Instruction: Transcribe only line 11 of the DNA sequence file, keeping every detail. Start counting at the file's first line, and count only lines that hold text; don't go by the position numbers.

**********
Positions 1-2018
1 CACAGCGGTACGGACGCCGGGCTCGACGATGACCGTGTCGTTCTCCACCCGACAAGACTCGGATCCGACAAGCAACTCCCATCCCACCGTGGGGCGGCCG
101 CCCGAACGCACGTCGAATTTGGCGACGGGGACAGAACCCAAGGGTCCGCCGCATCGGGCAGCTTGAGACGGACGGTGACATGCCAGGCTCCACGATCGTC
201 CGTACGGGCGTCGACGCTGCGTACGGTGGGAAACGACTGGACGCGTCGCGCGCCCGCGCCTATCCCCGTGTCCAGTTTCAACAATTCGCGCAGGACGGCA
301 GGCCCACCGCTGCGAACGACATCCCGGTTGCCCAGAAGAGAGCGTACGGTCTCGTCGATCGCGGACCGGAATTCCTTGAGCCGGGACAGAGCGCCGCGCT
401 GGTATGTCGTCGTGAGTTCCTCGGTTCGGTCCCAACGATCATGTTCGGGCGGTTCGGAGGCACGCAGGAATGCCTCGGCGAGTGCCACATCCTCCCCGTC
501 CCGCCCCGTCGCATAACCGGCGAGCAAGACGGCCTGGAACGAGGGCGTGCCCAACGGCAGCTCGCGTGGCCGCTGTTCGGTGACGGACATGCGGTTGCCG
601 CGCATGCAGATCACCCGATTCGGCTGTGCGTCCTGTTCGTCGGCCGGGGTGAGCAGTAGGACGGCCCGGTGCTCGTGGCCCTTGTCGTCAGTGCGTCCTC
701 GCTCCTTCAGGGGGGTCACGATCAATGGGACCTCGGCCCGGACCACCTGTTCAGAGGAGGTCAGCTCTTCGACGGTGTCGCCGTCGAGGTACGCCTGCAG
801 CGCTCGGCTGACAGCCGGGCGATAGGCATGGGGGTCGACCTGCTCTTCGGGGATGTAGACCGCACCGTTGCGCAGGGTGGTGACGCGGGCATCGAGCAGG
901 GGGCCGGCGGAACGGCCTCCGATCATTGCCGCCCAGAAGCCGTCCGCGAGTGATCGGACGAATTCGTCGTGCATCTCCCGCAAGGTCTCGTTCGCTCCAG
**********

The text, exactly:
901 GGGCCGGCGGAACGGCCTCCGATCATTGCCGCCCAGAAGCCGTCCGCGAGTGATCGGACGAATTCGTCGTGCATCTCCCGCAAGGTCTCGTTCGCTCCAG